In 2010 we had a big impact on the international mining company Vedanta Resources when, after a long period of engagement, we decided that the company was not responding to our concerns about its treatment of local communities, and recommended that the investing bodies disinvest. The two bodies that held shares, the Church Commissioners and the Church of England Pensions Board, immediately agreed and disposed of their holdings.

Faced with this challenge to the legitimacy of its business practices, Vedanta reacted swiftly by appointing a new chief sustainability officer and commissioning an independent review into its approach to environmental and social issues. We are tracking carefully whether it is making progress. Recently the EIAG has worked hard to

contribute constructively to the debate on executive remuneration. In 2012, the EIAG pulled together a coalition of investors with more than £1.5 trillion of investments to write to the press to express concern about remuneration practice. The letter was published in The Daily Telegraph in April 2012. In the year April 2012-March 2013 the national investing bodies voted at more than 2,000 company meetings and supported no more than one-third of UK company remuneration reports. The EIAG on behalf of the Church Commissioners and the pensions board wrote letters to more than 200 companies on the issue, and follow-up meetings were held with non-executive directors who chair remuneration committees where companies wished to explore our views further.

The EIAG and its staff engage with many companies every year on a wide range of issues. Our main engagement over the last 12 months has been with Barclays in the wake of the Libor scandal. We have been encouraged by the determination of the bank's new leadership to turn a corner and foster a more ethical culture. In June, the bank's chief executive, Antony Jenkins, shared a platform at St Paul's Cathedral with the Archbishop of Canterbury, Justin Welby, to discuss "Good Banks". He noted the Church Commissioners' comment in their 2012 annual report that Barclays had "repeatedly let down society with its conduct':

Jenkins said that the commissioners were right.

Barclays was only one of 50 companies with whom the EIAG engaged in meetings in 2012-13. We do a significant proportion of our engagement in partnership with other church investors such as the Methodists, the United Reformed Church and some Catholic dioceses, such as Westminster and Plymouth, and are also increasingly working with church investors internationally. Gone are the days when most of our investment assets were in the UK.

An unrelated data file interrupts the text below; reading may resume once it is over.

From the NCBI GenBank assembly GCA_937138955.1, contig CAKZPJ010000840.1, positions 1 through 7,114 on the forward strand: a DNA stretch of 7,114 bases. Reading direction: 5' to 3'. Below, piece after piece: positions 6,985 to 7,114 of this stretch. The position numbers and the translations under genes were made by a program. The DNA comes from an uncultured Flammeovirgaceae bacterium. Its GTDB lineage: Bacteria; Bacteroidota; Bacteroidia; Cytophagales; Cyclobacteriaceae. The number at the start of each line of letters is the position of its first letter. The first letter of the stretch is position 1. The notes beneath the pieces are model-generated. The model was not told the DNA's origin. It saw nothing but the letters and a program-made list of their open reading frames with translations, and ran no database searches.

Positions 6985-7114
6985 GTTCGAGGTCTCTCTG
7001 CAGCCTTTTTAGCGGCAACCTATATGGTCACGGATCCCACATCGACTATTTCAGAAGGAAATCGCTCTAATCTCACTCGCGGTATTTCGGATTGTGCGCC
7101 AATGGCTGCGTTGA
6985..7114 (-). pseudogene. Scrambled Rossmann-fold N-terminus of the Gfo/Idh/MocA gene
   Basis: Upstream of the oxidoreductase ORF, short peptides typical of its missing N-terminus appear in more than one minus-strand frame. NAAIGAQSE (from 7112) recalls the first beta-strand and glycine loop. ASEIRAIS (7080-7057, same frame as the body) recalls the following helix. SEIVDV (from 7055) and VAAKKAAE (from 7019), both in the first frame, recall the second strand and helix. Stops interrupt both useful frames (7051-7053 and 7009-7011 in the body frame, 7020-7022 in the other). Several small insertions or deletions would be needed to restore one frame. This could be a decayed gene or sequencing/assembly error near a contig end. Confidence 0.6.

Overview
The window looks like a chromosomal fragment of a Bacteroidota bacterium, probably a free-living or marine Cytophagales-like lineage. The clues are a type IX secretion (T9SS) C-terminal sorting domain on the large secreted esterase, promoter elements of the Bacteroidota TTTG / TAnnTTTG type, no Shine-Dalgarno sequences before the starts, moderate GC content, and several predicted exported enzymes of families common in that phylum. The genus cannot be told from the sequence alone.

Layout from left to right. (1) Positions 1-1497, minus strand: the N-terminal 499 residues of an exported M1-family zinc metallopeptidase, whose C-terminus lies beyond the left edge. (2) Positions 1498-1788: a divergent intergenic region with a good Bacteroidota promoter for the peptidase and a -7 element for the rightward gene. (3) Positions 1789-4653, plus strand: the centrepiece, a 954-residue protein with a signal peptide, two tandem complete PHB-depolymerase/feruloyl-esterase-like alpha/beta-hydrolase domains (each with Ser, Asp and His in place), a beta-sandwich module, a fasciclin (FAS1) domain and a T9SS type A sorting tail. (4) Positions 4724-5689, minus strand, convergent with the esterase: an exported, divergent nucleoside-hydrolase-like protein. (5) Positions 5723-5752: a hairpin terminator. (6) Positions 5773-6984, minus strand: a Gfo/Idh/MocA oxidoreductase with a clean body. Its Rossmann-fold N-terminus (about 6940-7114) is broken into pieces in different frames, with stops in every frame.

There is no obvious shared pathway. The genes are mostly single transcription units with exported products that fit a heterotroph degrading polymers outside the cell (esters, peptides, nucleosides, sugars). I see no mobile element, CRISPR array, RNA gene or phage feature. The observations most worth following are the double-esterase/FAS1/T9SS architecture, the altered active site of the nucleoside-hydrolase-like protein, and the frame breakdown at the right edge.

Gone, too, are the days when ethical investment was confined to shares, bonds and property. Between them, the national investing bodies now also have investments in private equity, private credit, hedge funds, infrastructure such as roads and renewal power generation, and forestry.

The EIAG collaborates widely in responding to the challenges posed by the increasing complexity of investment. In particular, we follow developments in responsible investment practice through involvement in the United Nations Principles for Responsible Investment, the Institutional Investors Group on Climate Change and UK Sustainable Investment and Finance. The EIAG has given its own detailed and practical advice to the investing bodies on questions such as when short-selling is ethical (that is, when it is not aggressive) and when

it is not, and when trading in commodities may cause harm to the poor and vulnerable. These issues are discussed with fund managers to whom the investing bodies are considering giving investment funds.

We intend that our engagement with the investment community will help to shape thinking on ethics by practitioners in the financial sector. Too often in the markets, reflection is limited to consideration of whether a practice is legal, not whether it is ethical.

The Church of England is far from being the only investor in the City working hard to be responsible, but uniquely as Christian institutional investors we try and invest in a way which is consistent with our beliefs, so we can draw on the Scriptures, centuries of theology, and a moral authority.

Investing X8bn ethically is a challenge. We don't always get it right and you cannot be a perfect investor in an imperfect world. But we seek to meet the challenge through avoidance where necessary and engagement where possible. We believe we can have an impact on business, the investment community, and wider society and public opinion. As the national Church, that's where we want to and must position ourselves.

• Edward Mason is secretary to the Church of England Ethical Investment Advisory Group.